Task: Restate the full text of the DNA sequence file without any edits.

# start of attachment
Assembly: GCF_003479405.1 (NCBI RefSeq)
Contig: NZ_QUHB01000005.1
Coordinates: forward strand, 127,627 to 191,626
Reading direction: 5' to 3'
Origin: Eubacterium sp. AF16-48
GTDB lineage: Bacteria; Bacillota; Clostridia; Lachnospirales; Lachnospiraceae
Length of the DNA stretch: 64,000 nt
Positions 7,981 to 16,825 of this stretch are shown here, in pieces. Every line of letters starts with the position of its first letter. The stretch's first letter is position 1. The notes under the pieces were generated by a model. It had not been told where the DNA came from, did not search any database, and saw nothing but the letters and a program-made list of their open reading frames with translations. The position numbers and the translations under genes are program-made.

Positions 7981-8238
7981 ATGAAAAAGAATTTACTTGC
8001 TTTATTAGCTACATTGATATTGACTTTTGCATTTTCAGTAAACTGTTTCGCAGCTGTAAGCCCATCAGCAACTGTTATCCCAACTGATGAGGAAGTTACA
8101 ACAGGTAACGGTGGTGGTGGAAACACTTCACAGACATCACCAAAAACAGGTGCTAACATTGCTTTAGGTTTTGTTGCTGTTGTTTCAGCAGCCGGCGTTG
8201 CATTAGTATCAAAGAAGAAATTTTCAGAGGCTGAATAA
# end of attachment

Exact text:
Assembly: GCF_003479405.1 (NCBI RefSeq)
Contig: NZ_QUHB01000005.1
Coordinates: forward strand, 127,627 to 191,626
Reading direction: 5' to 3'
Origin: Eubacterium sp. AF16-48
GTDB lineage: Bacteria; Bacillota; Clostridia; Lachnospirales; Lachnospiraceae
Length of the DNA stretch: 64,000 nt
Positions 7,981 to 16,825 of this stretch are shown here, in pieces. Every line of letters starts with the position of its first letter. The stretch's first letter is position 1. The notes under the pieces were generated by a model. It had not been told where the DNA came from, did not search any database, and saw nothing but the letters and a program-made list of their open reading frames with translations. The position numbers and the translations under genes are program-made.

Positions 7981-8238
7981 ATGAAAAAGAATTTACTTGC
8001 TTTATTAGCTACATTGATATTGACTTTTGCATTTTCAGTAAACTGTTTCGCAGCTGTAAGCCCATCAGCAACTGTTATCCCAACTGATGAGGAAGTTACA
8101 ACAGGTAACGGTGGTGGTGGAAACACTTCACAGACATCACCAAAAACAGGTGCTAACATTGCTTTAGGTTTTGTTGCTGTTGTTTCAGCAGCCGGCGTTG
8201 CATTAGTATCAAAGAAGAAATTTTCAGAGGCTGAATAA